The blog series by Dr Subramanian Senthilkannan Muthu, PhD in Environmental Life Cycle Assessment is divided into three parts. In this third and final part, Dr. Muthu critiques the HIGG MSI and how this methodology differs from that adapted by Green Story.
HIGG MATERIAL SUSTAINABILITY INDEX
There are many possible methods and guidelines for measuring environmental performance, whether of products or organizations such as ISO 14040/44 standards, Product Environmental Footprint Category Rule (PEFCR) guidance, International Reference Life Cycle Data System (ILCD) Handbook.
Sustainable Apparel Coalition developed the Higg Material Sustainability Index (MSI) methodology to guide the environmental impact assessment of different materials. However, Higg MSI methodology has been under question for its methodological flaws. The methodological choices are based on the practical issues categorized below.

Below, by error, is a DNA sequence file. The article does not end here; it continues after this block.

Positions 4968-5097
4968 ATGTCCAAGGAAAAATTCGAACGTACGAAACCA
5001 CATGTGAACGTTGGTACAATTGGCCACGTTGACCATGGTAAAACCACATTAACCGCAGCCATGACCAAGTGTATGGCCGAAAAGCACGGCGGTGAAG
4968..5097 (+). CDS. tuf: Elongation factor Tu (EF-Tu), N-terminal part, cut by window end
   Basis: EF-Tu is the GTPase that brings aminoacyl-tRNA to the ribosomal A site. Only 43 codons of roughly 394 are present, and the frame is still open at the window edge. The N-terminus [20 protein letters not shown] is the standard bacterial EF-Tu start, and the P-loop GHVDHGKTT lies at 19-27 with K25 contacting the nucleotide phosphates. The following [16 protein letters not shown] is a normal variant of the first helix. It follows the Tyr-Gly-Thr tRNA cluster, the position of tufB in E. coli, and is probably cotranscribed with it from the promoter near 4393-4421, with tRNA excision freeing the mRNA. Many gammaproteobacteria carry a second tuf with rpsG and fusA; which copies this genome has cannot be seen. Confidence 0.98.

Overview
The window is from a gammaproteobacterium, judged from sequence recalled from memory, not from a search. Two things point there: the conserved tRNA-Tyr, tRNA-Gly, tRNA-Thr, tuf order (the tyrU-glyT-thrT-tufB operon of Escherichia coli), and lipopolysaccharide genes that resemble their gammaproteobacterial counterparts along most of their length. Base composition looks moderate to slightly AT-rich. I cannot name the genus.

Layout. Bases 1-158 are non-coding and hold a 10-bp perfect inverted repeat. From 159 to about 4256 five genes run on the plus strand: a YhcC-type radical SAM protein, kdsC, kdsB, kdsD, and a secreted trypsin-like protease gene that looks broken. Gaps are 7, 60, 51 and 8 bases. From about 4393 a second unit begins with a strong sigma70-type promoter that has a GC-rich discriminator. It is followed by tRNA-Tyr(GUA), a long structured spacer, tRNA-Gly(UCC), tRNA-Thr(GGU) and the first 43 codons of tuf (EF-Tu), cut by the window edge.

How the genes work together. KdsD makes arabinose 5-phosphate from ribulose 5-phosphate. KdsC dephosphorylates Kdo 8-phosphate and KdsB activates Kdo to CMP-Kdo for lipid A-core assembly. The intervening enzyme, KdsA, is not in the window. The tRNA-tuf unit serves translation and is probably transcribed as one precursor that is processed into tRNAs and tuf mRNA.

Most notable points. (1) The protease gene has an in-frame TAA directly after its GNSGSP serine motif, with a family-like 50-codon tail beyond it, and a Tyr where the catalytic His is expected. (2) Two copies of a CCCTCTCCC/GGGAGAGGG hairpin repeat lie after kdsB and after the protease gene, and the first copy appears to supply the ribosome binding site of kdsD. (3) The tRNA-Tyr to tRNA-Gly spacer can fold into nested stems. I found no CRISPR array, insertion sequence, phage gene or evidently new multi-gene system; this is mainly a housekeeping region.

1. Guidance for comparative analysis and public disclosure
The Higg Index website and tool clearly encourage users to compare products, and therefore promote comparisons using a public platform. However, there are specific requirements to make comparative assertions for public disclosures. On the contrary, Green Story instead baseline the analyzed supply chain to estimate the marginal impacts or savings and also follows the requirement by ISO 14044 (section 5.3) to make any comparative assertions.
2. Choice of system boundaries and functional unit
The Higg MSI applies a cradle-to-gate system boundary compassing two out of four major lifecycle stages, without use phase and end-of-life. There has been no documented consideration and justification of this exclusion in the Higg MSI system, which is required as per ISO 14044, (section 188.8.131.52.1).
Green Story uses a flexible approach for system boundaries based on scope including cradle-to-gate, cradle-to-grave, and cradle- to-cradle systems. For screening LCAs, a simple explanation is provided in the LCA report regarding the exclusion of the use phase and end-of-life.
3. Choice of LCA methods and handling multi-functionality